Hierarchy of responsibility

Field workers have to follow valid security rules and measures for the duration of the mission. In security questions clear hierarchy of responsibility is set.

The Project Coordinator is responsible for security of the team at the project level. The Head of the Mission is responsible for security of the whole mission of Doctors Without Borders in the particular country. Overall responsibility is in the hands of the Operation Centre.

Doctors or also nurses sometimes share responsibility for health of other field workers with the Medical Coordinator, who is based in the capital city of the particular country. Members of the team must in all situations follow their instructions.

Personal responsibility

Considering the nature of security measures that Doctors Without Borders introduce and follow, each member of the team has certain amount of responsibility and shares it with other members of the organization. Apart from this shared responsibility, each worker has to be able to assess potential negative impact of their words or acts both on their own situation as well as on that of the others. This assessment is an inherent part of the fieldwork.

If you are unhappy with the security situation in the specific location, you can leave the project (or mission) as soon as the Project Coordinator or the Head of the Mission concludes that it safe enough.

The organization will try to inform you about all necessary measures already prior to your departure. However, the final responsibility is yours. Doctors Without Borders never transfer responsibility for the security of their workers to other organizations.

Specific types of risks

During the work on a project of Doctors Without Borders it is possible to encounter risks of all types. These risks may include:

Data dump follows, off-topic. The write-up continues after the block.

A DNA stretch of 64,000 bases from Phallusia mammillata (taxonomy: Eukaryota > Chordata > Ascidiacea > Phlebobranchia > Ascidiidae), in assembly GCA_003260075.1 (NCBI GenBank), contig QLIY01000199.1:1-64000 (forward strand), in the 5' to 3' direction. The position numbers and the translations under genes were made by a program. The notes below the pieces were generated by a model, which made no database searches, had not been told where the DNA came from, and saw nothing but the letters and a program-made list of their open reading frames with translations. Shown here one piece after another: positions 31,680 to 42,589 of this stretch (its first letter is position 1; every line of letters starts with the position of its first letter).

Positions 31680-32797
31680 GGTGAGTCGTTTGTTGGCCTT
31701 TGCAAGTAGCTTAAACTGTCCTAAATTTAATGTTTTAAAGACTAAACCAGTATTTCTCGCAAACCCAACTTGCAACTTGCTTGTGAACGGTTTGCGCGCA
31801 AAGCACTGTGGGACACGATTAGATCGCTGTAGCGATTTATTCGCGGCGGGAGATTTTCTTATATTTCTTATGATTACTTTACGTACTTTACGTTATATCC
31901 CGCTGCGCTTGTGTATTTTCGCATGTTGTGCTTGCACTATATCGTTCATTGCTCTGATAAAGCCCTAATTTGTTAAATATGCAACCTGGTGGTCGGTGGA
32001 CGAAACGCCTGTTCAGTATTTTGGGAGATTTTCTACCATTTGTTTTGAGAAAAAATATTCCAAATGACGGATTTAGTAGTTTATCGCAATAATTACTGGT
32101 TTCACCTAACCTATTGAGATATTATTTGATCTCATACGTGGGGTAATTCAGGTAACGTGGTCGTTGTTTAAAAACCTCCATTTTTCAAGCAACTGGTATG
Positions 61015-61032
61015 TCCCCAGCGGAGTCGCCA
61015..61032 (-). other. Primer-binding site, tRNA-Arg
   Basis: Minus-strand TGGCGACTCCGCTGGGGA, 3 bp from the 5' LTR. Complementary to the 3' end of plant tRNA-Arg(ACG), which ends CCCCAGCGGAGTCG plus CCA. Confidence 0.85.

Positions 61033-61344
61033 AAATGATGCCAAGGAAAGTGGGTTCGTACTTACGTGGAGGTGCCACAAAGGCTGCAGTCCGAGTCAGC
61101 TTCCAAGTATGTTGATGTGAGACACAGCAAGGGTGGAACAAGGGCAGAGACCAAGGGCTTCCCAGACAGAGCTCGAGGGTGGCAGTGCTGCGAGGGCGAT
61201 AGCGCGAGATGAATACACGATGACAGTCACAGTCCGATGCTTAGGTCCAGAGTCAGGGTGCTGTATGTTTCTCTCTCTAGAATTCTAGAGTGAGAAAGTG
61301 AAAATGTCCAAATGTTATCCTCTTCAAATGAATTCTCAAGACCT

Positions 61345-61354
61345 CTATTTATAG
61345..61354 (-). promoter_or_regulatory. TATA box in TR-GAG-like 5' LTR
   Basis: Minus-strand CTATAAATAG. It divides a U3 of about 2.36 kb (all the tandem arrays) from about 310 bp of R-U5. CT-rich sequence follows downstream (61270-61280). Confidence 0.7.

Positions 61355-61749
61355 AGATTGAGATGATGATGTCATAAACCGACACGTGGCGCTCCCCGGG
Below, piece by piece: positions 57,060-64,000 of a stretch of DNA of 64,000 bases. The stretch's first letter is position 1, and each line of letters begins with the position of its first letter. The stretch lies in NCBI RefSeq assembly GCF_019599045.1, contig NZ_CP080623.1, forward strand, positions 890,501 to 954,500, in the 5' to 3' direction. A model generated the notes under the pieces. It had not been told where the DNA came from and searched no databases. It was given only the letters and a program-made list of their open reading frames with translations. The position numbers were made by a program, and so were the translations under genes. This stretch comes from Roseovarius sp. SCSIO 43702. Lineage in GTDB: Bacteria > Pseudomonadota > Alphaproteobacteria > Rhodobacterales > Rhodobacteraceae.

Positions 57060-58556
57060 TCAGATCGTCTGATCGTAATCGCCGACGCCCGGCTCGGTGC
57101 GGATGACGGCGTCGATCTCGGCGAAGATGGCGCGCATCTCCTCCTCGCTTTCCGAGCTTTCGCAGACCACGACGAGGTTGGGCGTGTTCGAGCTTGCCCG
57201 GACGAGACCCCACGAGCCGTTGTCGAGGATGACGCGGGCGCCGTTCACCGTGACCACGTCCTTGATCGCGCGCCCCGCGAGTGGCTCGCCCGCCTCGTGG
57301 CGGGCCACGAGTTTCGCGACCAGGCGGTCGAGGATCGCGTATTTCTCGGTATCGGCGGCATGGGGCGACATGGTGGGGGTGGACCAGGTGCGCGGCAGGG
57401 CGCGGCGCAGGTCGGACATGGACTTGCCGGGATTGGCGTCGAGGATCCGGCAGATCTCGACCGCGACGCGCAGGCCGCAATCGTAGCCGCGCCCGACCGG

Illnesses and natural disasters

Risks of this type are relatively frequent during the work for Doctors Without Borders. Long-term stress is also considered an illness.

Risks of illnesses (among the most serious threats are malaria, TBC, HIV, meningitis or hepatitis) can be reduced by various means. Vaccination, antimalarials, or condoms are among the most effective ones.

Road accidents

The most frequent cause of injuries or death of the field workers is road accidents. The risk increases particularly in countries where standard road rules are not really obeyed and drivers rather follow specific and elsewhere unknown habits. Especially in conflict situations the traffic is extremely chaotic and dangerous.

Doctors Without Borders usually use services of local drivers, because field workers of the organization are not insured against road accidents on the missions.

Minor crimes

Less serious criminal acts, primarily pickpocketing, happen all around the world, especially in crowds or at public places. In an unknown environment one easily loses the sense of direction, of which the thieves can easily take advantage.

Foreign workers are also exposed to risk of fraud or robbery (including armed robberies and car hijack).


Violent acts are also among the frequent risks. Women can also become the target of sexual violence and should be particularly careful. In extreme conditions armed groups can conduct plundering, kidnapping or violent attacks on Doctors Without Borders and other non-governmental organizations.

Workers can find themselves under fire or can be seriously threatened on health or life by unexploded munitions, landmines, artillery fire or air bombarding.

We try to protect the safety of our workers with all our efforts; in spite of that there are no guarantees. It is necessary to know the risks in advance, reduce them to the maximum possible extent and make sure that everyone knows whom they can affect.